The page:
Always bring these 10 Essentials when exploring the wonderful outdoors. When planning your next adventure consider each of these 10 functional systems and adjust them based on weather, length of trip and the type of environment.
- Navigation (map & compass)
- Sun protection (sunglasses & sunscreen)
- Insulation (extra clothing)
- Illumination (headlamp/flashlight)
- First-aid supplies
- Fire (waterproof matches/lighter/candle)
- Repair kit and tools
- Nutrition (extra food)
- Hydration (extra water)
- Emergency shelter (tent/plastic tube tent/garbage bag)
- Your Buddy!!
The Ten Essential Systems Explained
Always carry a detailed topographic map of the area you are visiting, and place it in a protective case or plastic covering. Always carry a compass. Adventurers may also choose to carry other navigational tools such as an altimeter or global positioning system (GPS) receiver; other aids include route markers, route descriptions, and other types of maps or photos. Remember electronics can fail and batteries go bad, and cell coverage is limited in the back country.
2. Sun Protection
Carry and use sunglasses, sunscreen for the lips and skin, and clothing for sun protection.
3. Insulation (Extra Clothing)
How much extra clothing is necessary for an emergency? The garments used during the active portion of a hike and considered to be the basic hiking outfit include inner and outer socks, boots, underwear, pants, shirt, sweater or fleece jacket, hat, mittens or gloves, and rain gear. The term “extra clothing” refers to additional layers that would be needed to stay warm when resting or to survive the long, inactive hours of an unplanned bivouac.
Even if your party plans to return to their cars before dark, it is essential to carry a headlamp or flashlight, just in case. Batteries and bulbs do not last forever, so carry spares of both at all times.
5. First-Aid Supplies
Carry and know how to use a first-aid kit, but do not let a first-aid kit give you a false sense of security. The best course of action is to always take the steps necessary to avoid injury or sickness in the first place.
Carry the means to start and sustain an emergency fire. Most people carry a butane lighter or two, instead of matches in a waterproof container. Either must be absolutely reliable. Firestarters are indispensable for igniting wet wood quickly to make an emergency campfire. Common firestarters include candles, cotton balls coated in petroleum jelly, and fire starter sticks.
7. Repair Kit and Tools
Knives are so useful in first aid, food preparation, repairs, and hiking/climbing that every party member needs to carry one. Leashes to prevent loss are common. Other tools (pliers, screwdriver, awl, scissors) can be part of a knife or a pocket tool, or carried separately—perhaps even as part of a group kit. Other useful repair items are shoelaces, safety pins, needle and thread, wire, duct tape, nylon fabric repair tape, cable ties, plastic buckles, cordage, webbing, and parts for equipment such as tent, stove, crampons, snowshoes, and skis.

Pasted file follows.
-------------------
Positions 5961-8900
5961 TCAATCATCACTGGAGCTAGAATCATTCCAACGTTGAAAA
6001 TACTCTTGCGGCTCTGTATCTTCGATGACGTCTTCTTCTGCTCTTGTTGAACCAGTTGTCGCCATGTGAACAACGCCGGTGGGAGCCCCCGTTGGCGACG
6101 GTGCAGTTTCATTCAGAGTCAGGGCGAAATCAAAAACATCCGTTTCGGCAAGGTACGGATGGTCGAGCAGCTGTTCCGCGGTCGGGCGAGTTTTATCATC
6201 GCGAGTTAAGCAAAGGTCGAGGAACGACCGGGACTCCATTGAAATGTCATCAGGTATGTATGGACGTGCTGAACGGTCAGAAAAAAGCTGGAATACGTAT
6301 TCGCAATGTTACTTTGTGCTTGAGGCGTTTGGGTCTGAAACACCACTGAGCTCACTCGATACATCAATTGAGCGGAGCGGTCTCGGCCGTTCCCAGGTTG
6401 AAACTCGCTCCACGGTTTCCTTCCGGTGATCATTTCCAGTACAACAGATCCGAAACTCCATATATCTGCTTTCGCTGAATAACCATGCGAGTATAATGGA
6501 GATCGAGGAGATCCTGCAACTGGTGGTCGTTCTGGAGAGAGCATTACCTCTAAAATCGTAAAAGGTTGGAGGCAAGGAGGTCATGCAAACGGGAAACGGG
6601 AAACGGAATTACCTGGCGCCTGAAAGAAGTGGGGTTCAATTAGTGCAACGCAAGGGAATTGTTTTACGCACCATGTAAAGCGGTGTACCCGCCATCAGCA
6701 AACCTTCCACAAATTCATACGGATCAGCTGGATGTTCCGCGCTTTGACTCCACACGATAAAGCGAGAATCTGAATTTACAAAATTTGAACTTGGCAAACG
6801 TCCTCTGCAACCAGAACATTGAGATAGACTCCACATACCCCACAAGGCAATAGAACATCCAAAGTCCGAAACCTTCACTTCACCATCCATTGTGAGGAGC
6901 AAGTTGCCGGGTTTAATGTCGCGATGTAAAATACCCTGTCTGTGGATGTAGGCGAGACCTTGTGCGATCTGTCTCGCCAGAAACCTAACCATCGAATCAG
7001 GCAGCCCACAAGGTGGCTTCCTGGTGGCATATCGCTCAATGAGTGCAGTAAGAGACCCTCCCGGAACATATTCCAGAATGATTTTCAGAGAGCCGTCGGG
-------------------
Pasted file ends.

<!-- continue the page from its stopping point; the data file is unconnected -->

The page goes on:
8. Nutrition (Extra Food)
For shorter trips, a one-day supply of extra food is a reasonable emergency stockpile in case foul weather, faulty navigation, injury, or other reasons delay the planned return. An expedition or long trek may require more. The food should require no cooking, be easily digestible, and store well for long periods. A combination of jerky, nuts, candy, granola, and dried fruit works well. If a stove is carried, cocoa, dried soup, and tea can be added. There are many possibilities.
9. Hydration (Extra Water)
Carry extra water and have the skills and tools required for obtaining and purifying additional water. Always carry at least one water bottle or collapsible water sack. Daily water consumption varies greatly. Two quarts (liters) daily is a reasonable minimum; however in our hot summer weather even 6 quarts may not be enough. So plan accordingly.
10. Emergency Shelter
If your party is not carrying a tent, carry some sort of extra shelter from rain and wind, such as a plastic tube tent or a jumbo plastic trash bag. Another possibility is a reflective emergency blanket. It can be used in administering first aid to an injured or hypothermic person, or can double as a means of
11. YOUR BUDDY
Never go alone. You and your buddy look out for each other. You are always safer with a buddy. If you are injured they can administer first aid and call for (or go get) help.
–Content adapted from Mountaineering: Freedom of the Hills, published by Mountaineers Books
–A special thanks to Wheeler Broadcasting for producing this Pubic Service Announcement.